The number thirteen is considered unlucky by some; so, it is lucky for me that I broke my foot in 2012 otherwise I could have fallen into the trap of thinking that that was the cause of any unfortunate events that happened last year. Instead, I know that life is just one long conveyor belt of random events, occurrences, birthdays and bar mitzvahs. (Okay, maybe bar mitzvahs are quite specific).  But we definitely have a lot of anniversaries. We love to look back in our lives (especially at this time of year) to points in time when something significant happened. It doesn’t matter if it was a happy event or a tragic one; looking back is in our nature…or is it just in our culture?

Do we need to spend so much time looking back? How healthy is it to dwell on the past?

Nostalgia, the definition of which is a longing for something past, is quite a dangerous thing. Partly because our memories are subject to change; we are able to airbrush them, subconsciously; with time we lose detail, we smooth off the rough edges and re-call what we want to, what we allow ourselves to. If we hark back to that time in our youth when we were carefree, before we had to work, pay bills, buy houses or change nappies, are we forgetting about the stresses we felt at school; homework, exams, teenage friendships and falling outs, the fitting-in and the bullying? If we think back to that time we could fit into smaller jeans, do we remember the work that was likely to have been involved; the gym, the cardio, or playing sport and eating well? Recalling a time when we had more money, more free-time, more drinking buddies, longer nights out, whatever, are we remembering the other stuff that came with it, the over-time, the overdrafts, the hangovers, the come-downs?

When we’re not remembering the past, we’re looking ahead to the future; making plans, New Year’s resolutions, dream holidays, study plans, uni courses, job changes, house moves, future boyfriends, girlfriends, husbands, wives, kids and cars. Of course, some of this is necessary, we have to have some idea of where we’re going in life; otherwise we’re just drifting in to the unknown, right? Well, the truth is, no matter how much planning you do, the future is still unknown. We have no control over it. And think back (but, just for a moment), are your resolutions this year ones you’ve made before? How many of the decisions and major changes you’ve made in the past were as a result of months of planning, and how many were made on the hoof as circumstance required? Did you plan your pregnancy or was it a surprise? Did you look for the perfect job for months, or did the vacancy arise in your company, or did you hear about a new job through a friend, or see an ad somewhere and think ‘I’ll apply for that!’.  Did you buy a new car after years of saving and shopping around or did you buy one because your old one died?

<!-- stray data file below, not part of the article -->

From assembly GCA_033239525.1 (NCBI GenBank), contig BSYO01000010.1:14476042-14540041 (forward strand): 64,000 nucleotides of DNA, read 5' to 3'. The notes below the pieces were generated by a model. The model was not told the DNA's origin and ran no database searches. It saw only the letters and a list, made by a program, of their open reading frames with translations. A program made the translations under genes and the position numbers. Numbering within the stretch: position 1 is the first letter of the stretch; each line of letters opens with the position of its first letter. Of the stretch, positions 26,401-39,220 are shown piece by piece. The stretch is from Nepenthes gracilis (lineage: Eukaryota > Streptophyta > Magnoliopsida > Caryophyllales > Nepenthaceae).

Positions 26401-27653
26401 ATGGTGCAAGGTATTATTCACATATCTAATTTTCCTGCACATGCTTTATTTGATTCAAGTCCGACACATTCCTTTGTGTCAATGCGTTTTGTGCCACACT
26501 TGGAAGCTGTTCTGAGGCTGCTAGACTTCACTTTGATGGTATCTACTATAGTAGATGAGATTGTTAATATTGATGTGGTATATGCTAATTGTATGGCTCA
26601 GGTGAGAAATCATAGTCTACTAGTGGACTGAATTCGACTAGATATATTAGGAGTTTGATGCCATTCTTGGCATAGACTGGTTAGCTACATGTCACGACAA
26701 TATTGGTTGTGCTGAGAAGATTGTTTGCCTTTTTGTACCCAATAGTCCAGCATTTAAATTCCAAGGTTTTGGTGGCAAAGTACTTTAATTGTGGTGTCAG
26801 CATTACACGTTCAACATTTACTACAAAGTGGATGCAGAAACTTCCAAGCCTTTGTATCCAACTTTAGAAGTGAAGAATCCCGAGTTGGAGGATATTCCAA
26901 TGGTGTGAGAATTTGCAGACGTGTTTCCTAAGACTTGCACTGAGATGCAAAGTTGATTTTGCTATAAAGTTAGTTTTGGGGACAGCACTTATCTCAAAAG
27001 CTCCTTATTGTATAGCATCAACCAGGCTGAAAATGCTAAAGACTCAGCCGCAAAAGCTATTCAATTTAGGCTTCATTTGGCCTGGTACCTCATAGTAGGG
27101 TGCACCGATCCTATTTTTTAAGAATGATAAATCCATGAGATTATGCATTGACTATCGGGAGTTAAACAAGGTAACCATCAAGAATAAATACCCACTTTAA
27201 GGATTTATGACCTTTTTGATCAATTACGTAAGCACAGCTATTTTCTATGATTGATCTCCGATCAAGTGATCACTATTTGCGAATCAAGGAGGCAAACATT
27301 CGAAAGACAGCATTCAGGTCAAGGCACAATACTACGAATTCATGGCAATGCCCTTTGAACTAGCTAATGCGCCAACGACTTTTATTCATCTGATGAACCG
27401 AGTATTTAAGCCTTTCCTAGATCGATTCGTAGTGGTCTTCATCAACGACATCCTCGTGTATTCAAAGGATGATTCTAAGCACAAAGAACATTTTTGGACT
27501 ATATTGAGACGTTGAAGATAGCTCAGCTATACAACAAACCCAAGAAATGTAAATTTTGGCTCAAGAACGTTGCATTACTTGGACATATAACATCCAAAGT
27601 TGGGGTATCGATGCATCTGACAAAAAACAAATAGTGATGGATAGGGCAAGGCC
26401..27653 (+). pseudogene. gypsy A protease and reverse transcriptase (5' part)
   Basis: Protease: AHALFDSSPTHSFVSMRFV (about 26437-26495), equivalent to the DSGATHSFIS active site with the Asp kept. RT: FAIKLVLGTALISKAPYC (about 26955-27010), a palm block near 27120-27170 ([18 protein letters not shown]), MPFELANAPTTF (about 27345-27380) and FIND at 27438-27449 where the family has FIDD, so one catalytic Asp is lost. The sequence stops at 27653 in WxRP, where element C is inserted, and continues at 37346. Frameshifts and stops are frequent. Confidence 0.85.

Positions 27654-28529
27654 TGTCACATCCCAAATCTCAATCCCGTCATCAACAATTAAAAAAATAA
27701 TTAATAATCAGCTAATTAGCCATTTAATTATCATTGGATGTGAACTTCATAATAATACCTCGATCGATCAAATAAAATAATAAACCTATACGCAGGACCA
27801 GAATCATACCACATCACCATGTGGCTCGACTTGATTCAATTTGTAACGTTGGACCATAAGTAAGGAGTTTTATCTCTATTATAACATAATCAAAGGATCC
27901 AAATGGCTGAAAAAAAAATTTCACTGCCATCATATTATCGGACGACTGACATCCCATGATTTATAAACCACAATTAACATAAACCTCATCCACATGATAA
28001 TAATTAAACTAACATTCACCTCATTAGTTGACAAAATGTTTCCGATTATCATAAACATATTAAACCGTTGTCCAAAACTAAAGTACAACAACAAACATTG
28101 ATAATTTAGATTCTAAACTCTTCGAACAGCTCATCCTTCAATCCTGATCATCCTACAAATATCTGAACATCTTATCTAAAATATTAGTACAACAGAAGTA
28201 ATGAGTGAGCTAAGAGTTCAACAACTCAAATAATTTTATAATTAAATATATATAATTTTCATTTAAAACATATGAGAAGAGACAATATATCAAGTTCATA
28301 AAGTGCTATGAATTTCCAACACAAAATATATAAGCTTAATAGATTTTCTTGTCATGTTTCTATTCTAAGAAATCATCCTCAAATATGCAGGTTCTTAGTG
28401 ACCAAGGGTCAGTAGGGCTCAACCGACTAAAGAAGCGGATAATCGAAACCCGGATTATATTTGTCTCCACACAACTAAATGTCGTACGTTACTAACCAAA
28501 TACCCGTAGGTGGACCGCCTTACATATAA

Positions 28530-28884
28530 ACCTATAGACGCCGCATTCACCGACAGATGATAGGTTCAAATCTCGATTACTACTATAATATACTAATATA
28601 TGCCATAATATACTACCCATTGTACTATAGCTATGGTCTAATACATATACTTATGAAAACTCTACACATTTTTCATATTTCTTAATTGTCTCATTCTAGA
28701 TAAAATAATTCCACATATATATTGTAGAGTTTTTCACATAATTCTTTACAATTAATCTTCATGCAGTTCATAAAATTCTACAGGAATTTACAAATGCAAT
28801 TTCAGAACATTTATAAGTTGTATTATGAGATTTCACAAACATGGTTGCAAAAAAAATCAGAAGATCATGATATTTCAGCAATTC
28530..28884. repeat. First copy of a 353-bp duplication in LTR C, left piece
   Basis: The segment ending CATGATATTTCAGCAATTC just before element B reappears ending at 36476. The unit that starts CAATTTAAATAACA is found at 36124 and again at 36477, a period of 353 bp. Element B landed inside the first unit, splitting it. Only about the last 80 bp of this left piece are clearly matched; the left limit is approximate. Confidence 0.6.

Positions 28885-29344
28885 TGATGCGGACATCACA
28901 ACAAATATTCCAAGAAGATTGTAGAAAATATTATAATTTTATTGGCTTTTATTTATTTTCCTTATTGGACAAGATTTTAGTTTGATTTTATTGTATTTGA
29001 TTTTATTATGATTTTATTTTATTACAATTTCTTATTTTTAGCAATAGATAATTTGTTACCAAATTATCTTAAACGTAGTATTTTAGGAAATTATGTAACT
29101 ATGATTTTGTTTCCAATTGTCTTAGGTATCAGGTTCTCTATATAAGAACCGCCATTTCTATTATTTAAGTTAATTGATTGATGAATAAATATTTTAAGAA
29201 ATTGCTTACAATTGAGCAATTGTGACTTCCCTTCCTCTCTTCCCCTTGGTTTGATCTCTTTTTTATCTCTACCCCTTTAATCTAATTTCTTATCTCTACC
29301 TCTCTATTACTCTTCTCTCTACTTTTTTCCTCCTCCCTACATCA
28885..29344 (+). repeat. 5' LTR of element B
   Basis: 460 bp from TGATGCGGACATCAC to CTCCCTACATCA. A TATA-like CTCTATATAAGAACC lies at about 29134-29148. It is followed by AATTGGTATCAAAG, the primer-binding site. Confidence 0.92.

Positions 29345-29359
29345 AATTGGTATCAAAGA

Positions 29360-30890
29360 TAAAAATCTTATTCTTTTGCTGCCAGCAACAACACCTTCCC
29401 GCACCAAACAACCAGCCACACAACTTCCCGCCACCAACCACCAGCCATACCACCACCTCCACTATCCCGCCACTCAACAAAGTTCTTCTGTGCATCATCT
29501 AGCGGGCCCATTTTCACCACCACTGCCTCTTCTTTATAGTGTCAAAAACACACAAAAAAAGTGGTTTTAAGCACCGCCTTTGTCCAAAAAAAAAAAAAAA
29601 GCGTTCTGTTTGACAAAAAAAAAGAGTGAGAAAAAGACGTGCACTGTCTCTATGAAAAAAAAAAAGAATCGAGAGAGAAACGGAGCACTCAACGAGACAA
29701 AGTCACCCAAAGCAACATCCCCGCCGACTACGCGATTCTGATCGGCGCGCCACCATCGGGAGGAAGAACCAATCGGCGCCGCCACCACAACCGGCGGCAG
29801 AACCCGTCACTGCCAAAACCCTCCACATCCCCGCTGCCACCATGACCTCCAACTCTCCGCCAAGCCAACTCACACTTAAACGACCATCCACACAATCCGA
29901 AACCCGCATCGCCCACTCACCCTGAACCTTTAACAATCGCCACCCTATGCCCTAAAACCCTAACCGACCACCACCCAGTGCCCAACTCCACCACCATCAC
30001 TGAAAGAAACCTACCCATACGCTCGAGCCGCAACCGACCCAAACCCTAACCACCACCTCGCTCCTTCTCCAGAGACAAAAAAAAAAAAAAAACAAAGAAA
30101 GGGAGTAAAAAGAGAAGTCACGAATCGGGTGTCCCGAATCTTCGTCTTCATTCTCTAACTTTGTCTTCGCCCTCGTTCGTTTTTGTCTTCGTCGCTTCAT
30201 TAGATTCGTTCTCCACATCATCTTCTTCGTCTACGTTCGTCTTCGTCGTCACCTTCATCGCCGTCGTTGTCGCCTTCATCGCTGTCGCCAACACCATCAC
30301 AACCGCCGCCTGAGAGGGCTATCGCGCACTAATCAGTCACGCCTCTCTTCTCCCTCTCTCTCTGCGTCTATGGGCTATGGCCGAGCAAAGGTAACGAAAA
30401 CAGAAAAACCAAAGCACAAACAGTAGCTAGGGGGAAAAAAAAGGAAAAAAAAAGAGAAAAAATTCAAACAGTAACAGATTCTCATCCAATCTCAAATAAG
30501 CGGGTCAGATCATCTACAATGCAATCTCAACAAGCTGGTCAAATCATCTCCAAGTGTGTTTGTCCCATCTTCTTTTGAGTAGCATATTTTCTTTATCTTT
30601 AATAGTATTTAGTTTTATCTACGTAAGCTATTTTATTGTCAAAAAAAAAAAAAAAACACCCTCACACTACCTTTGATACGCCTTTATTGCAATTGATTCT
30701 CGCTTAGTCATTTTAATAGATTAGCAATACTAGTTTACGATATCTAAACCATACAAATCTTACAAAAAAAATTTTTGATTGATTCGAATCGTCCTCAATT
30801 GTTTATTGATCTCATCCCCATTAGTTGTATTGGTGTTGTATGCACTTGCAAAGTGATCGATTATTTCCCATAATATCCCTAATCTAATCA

I’m not suggesting that planning and dreaming of the future are intrinsically bad or that giving them up is the future. Since, much like driving, we have to have a rough idea as to where we’re heading when we jump in the car, otherwise we’ll waste a lot of petrol along the way, and how will we know when we get there? But then again, if we’re so fixated on the destination, we’re likely to miss the beautiful scenery we pass en route, and when get sent on one of life’s inevitable detours we’re likely to become anxious and overly upset about never getting to where were going, or stress about getting there late.  To bring this analogy to an end, before it gets tired and pot-holey we need to…well,  I need to… no, I WANT to learn to enjoy the ride more!

An ex of mine once told me of his mother’s saying, and I think it neatly, and vividly, encapsulates everything I’m trying to say here:

If we stand with one foot in the past, and one foot in the future, we’ll piss all over the present.

So for me, 2014 will be about the here and now, I will not worry about the future, and what’s to come, I can neither control it nor predict it. I will make decisions as and when I need to. I will try and enjoy each day, each week, and each month as they come. 2014 will be about 2014.

That is my New Year’s resolution this year, and if I fail one day I will try again the next day and not wait until 2015. Why not try and do the same?